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Bombay High Court
Vallabbhai Naranji vs Chhotalal Purshottamdas And … on 12 July, 1926
Equivalent citations: (1926) 28 BOMLR 1442
Author: Fawcett
Bench: Fawcett, Madgavkar


Fawcett, J.

1. In this case a decree was passed at Calcutta against a firm in which it was alleged that the plaintiff was a partner. That decree was passed ex parts after an order had been made by the Court for effecting substituted service upon all the defendants in that suit, and the service was effected by posting the summons on the outer door of their last place of business in Calcutta and duplicates on the Notice Board of the Court. The plaintiff alleges that he was not a partner of this firm and brings a suit for a declaration that the decree is inoperative, the same having been obtained by fraud, and for an injunction restraining defendant No. 1, the plaintiffs in the Calcutta suit, from executing that decree.

2. There is no doubt that there was a cause of action for bringing this suit in the Court of the Subordinate Judge of Surat, inasmuch as the decree has been executed by that Court. According to the judgment of the Court below, the present plaintiff had paid up the amount in Court, and defendant No. 1 has received that amount after furnishing security in respect of it. Issues were raised whether the Court had jurisdiction to hear the suit, and whether (apart from the plea of jurisdiction) the plaintiff could and should be ordered to institute the suit as against defendant No. 1 in Calcutta for the reasons alleged in defendant No. 1 is written statement. The first of these the Subordinate Judge answered in the affirmative. Upon the second issue, he has held that, in exercise of the powers conferred by Section 151 of the Code, it was necessary for the ends of justice that proceedings in the suit should be stayed, on the ground that justice was more likely to be done by the suit being instituted in Calcutta.

3. Against this order of stay, the present application has been made. There can be no doubt that, if there had been a section in the present Civil Procedure Code corresponding to Section 20 of the Code of 1882, there would be jurisdiction for the order. According to that section, where a suit that might be instituted in more than one Court was instituted in a Court within the local limits of whose jurisdiction the defendant or all the defendants did not reside or carry on business or personally work for gain, the defendant or any defendant might obtain an order staying proceedings on the ground that justice was more likely to be done by the suit being instituted in some other Court, That is a provision which would have enabled the Court to have passed the order that it has, But though the Bill No. 2 of 1907, which underlies the present Civil Procedure code, contained a Clause 22 on the lines of this Section 20 (sea Gazette of India for 1907, Part v. p. 30), this clause was subsequently dropped by the Select Committee on the Bill as unnecessary, because they held that sufficient provision was made for transfer of such suits under the succeeding Clause (see Gazette of India, 1908, Part v. p. 36). This latter clause is now Section 22 of the present Code. And, under Sub-section (3) of Section 23, this Oourt has jurisdiction to order the transfer of a suit to another Oourt, even though that Court is outside the appellate jurisdiction of this Court of Venkatasa Barod v. Maksudan Das (1908) I.L.R. 35 Cal. 541. Section 22, with which Section 23 is connected, however, provides as follows :-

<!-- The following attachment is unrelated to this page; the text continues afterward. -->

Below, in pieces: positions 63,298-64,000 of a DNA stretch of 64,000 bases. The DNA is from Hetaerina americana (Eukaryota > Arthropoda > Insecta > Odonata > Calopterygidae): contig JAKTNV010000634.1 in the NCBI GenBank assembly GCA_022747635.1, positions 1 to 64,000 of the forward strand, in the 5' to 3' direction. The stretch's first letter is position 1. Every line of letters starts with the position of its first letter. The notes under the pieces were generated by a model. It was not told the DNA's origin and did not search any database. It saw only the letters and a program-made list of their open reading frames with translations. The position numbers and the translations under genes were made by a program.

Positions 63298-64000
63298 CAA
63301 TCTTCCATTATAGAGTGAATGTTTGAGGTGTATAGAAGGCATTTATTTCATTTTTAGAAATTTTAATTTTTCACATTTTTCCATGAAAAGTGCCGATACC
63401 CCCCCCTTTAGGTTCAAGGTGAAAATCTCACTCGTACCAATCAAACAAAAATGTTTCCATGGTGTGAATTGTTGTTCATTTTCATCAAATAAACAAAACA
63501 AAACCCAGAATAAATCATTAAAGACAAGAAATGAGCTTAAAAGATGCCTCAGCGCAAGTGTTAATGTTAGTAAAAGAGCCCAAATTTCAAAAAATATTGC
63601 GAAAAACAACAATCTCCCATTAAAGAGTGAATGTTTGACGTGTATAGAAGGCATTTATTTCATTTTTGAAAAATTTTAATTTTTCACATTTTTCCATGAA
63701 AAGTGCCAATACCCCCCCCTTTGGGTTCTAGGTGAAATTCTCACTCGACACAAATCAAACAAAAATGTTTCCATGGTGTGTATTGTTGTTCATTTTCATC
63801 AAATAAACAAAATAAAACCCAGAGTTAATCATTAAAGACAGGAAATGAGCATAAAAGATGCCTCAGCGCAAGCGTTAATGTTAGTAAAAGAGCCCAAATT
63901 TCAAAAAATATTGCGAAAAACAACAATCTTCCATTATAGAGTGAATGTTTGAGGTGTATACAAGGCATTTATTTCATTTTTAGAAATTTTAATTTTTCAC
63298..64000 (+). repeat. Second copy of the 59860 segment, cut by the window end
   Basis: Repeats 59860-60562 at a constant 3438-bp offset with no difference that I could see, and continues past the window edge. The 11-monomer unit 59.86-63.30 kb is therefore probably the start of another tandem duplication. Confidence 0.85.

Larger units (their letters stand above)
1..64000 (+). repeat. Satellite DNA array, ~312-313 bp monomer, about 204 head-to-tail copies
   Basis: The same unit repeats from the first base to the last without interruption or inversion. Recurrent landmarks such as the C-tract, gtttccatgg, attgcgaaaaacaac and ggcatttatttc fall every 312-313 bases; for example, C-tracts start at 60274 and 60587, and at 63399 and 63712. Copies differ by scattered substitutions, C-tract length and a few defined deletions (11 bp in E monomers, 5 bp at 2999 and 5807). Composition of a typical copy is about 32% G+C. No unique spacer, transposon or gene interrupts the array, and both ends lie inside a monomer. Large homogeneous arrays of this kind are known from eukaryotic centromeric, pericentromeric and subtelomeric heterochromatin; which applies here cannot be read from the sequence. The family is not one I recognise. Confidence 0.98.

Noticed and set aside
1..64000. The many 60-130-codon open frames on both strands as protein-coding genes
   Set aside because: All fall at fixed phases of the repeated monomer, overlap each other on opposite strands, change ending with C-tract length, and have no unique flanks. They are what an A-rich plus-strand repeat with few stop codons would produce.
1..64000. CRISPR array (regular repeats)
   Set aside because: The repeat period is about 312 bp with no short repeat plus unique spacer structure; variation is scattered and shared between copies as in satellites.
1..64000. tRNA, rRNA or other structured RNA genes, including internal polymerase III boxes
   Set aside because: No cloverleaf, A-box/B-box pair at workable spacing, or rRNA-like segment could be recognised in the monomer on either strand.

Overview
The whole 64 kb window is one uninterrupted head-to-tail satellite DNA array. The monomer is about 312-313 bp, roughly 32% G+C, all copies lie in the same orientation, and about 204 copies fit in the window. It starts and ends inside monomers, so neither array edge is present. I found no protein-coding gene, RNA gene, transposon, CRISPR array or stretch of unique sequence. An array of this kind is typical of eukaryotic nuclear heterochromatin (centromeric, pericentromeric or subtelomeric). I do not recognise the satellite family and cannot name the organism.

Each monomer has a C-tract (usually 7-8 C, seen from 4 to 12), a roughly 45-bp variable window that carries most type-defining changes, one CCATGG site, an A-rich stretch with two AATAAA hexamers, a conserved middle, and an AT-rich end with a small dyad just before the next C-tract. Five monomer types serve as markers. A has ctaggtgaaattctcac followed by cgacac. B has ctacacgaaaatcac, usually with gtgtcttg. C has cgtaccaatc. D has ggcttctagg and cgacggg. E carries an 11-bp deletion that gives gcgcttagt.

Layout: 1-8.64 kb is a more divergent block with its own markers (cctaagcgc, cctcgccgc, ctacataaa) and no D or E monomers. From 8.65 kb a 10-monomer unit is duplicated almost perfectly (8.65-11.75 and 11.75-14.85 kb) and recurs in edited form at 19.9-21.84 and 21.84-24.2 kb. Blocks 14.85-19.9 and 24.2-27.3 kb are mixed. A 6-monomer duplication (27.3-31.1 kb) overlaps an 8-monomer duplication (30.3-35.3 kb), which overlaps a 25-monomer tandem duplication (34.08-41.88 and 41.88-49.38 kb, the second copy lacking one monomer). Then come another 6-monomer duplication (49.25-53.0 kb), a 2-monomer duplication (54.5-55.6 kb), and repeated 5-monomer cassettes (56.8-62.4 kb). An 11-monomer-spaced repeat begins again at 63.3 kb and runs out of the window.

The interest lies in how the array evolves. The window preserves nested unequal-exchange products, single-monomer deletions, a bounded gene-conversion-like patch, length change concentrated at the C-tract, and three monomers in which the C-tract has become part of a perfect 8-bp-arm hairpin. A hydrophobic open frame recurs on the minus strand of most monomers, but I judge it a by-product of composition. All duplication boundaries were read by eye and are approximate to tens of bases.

When a suit may be instituted in any one of two or more Courts and is instituted in one of such Courts, any defendant, after notice to the other parties, may, at the earliest possible opportunity and in all cases where issues are settled at or before such settlement, apply to have the suit transferred to another Court), and the Court to which such application is made, after considering the objection of the other parties (if any), shall determine in which of the several Courts having jurisdiction the suit shall proceed.

4. That being so, the proper course in this case for defendant No. 1 to take, if he wanted to stop the suit in the Surat Court, was to have applied to this Court under Sub-section (3) of Section 23 for an order that the suit should be transferred to the Calcutta High Court, That he should have done at the earliest possible opportunity, as mentioned in Section 22 of the Code. That opportunity not having been availed of, it is obvious that there is no substantial basis for holding, under Section 151 of the Civil Procedure Code, that it is necessary for the ends of justice that proceedings in the Surat Court should be stayed. The lower Court, no doubt, has followed a precedent of a suit on the Original Side of this Court, where a similar stay order was passed by Marten J.: Jethabhai v. Amarchand . But that was a case where there were very much stronger reasons than exist in the present case for saying that the suit should have been brought in the other Court and not in a Bombay court, And in any case the provisions of Sub-section (3) of Section 23 were not taken into consideration by the learned Judge. Therefore, in my opinion, there is no proper scope for resorting to the exceptional provisions of Section 151, and the lower Court’s order was made, in my opinion, without jurisdiction.

5. Accordingly, I would allow the application, set aside the order staying the suit, and direct the lower Court to take the suit up again on the current file and dispose of it according to law. As neither side brought this point of the possibility of transfer to the notice of either the Court below or this Court, we direct that costs of the application be costs in the cause.

Madgavkar, J.

6. I agree.

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